cut

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cut

(kŭt),
1. molecular biology a hydrolytic cleavage of two opposing phosphodiester bonds in a double-stranded nucleic acid. Compare: nick.
2. To sever or divide.
3. To separate into fractions.
4. An informal term for a fraction.

cut

(kŭt)
v. cut, cutting, cuts
v.tr.
1. To penetrate with a sharp edge; strike a narrow opening in.
2. To separate into parts with or as if with a sharp-edged instrument; sever: cut cloth with scissors.
3. To sever the edges or ends of; shorten: cut one's hair.
4. To have (a new tooth) grow through the gums.
5. To injure (oneself) by penetrating the skin with a sharp object.
v.intr.
1. To make an incision or a separation: Cut along the dotted line.
2. To allow incision or severing: Butter cuts easily.
3. To function as a sharp-edged instrument.
4. To grow through the gums. Used of teeth.
5. To inflict self-injury by penetrating the skin with a sharp object.
n.
1. The act of cutting.
2. The result of cutting, especially an opening or wound made by a sharp edge.

cut′ta·ble adj.

cut

a split in both strands of a DNA molecule. See also nick.

cut

Drug slang
verb To adulterate a drug—e.g., by adding talcum powder to cocaine.

Forensic pathology
noun Incised wound, see there.

Managed care
noun See Medicare cut

Molecular biology
noun A hydrolytic cleavage of 2 opposing phosphodiester in double-stranded DNA.

Traumatology
noun An interruption of the mucocutaneous surface, usually understood to be a laceration.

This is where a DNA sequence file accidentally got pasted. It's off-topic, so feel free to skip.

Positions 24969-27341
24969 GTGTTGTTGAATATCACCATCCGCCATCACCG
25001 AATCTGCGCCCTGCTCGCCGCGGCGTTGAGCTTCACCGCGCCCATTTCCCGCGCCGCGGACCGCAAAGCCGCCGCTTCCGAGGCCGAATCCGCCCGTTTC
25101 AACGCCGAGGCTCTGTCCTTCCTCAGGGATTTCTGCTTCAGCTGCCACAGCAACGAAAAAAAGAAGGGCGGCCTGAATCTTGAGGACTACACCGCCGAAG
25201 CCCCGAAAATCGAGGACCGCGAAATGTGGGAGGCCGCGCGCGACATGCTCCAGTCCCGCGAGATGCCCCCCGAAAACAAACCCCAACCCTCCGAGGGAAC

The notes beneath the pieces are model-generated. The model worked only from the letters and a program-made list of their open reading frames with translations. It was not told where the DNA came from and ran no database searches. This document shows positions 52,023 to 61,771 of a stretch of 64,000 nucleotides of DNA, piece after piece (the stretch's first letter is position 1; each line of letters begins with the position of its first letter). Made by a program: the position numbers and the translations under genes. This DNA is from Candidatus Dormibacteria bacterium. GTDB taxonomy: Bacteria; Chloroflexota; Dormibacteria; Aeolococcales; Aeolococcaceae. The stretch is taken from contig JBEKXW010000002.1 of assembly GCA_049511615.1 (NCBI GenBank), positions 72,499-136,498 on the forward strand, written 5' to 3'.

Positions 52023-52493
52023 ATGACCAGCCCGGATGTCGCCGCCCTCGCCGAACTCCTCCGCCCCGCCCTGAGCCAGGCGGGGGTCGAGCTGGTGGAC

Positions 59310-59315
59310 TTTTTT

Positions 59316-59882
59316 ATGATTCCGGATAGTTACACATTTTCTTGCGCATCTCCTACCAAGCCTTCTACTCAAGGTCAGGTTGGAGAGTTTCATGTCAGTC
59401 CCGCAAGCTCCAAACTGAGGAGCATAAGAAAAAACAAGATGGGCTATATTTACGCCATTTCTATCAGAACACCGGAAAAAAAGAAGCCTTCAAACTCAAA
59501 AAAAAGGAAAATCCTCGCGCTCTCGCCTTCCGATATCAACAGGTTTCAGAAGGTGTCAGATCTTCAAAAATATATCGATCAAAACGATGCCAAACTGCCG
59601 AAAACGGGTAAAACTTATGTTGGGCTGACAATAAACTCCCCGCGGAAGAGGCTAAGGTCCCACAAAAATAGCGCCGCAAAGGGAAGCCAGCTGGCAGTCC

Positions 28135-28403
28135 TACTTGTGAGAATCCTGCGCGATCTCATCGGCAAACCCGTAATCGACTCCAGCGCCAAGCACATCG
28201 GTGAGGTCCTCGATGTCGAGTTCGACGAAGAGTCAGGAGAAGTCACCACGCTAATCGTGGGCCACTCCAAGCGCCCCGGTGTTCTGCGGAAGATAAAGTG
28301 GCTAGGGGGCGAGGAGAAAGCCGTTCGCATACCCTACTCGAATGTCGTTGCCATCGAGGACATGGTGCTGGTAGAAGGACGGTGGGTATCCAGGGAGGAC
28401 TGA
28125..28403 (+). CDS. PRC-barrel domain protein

Management
Clean with soap and water, alcohol, H2O2, iodine; suture if necessary.

Complication
Erythema, swelling, pain; pus drainage may signal infection.

Cut

Separation of skin or other tissue made by a sharp edge, producing regular edges.
Mentioned in: Wounds

cut

(kŭt)
1. To sever or divide.
2. To separate into fractions.

cut

1. gelded; castrated.
2. of meat. The standard parts of a carcass of meat. Varies between countries. Includes sirloin, neck chops, silverside and so on.
3. incision made by any sharp edge.
4. yield of wool per head of sheep shorn.

cut proud
a lay term and a lay operation used in horses. Intended to retain some stallion characteristics especially ramping and pseudo-aggression. The practice is to leave all of the spermatic cord and a little of the epididymis in the horse. There is no anatomical basis for the view that the practice has the desired effect, nor that the gelding that unintentionally has these characteristics loses them if the ends of his spermatic cords are further pruned.
speedy-cut

Patient discussion about cut

Q. can he simply cut down? When a problem drinker take effort to stop his habit, can he simply cut down?

A. It can be appreciated if he is not toooooo late. So it depends. If that person has been diagnosed as an alcoholic, the answer is "no." Alcoholics who try to cut down on drinking rarely succeed. Cutting out alcohol--that is, abstaining - is usually the best course for recovery. People who are not alcohol dependent but who have experienced alcohol-related problems may be able to limit the amount they drink. If they can't stay within those limits, they need to stop drinking altogether.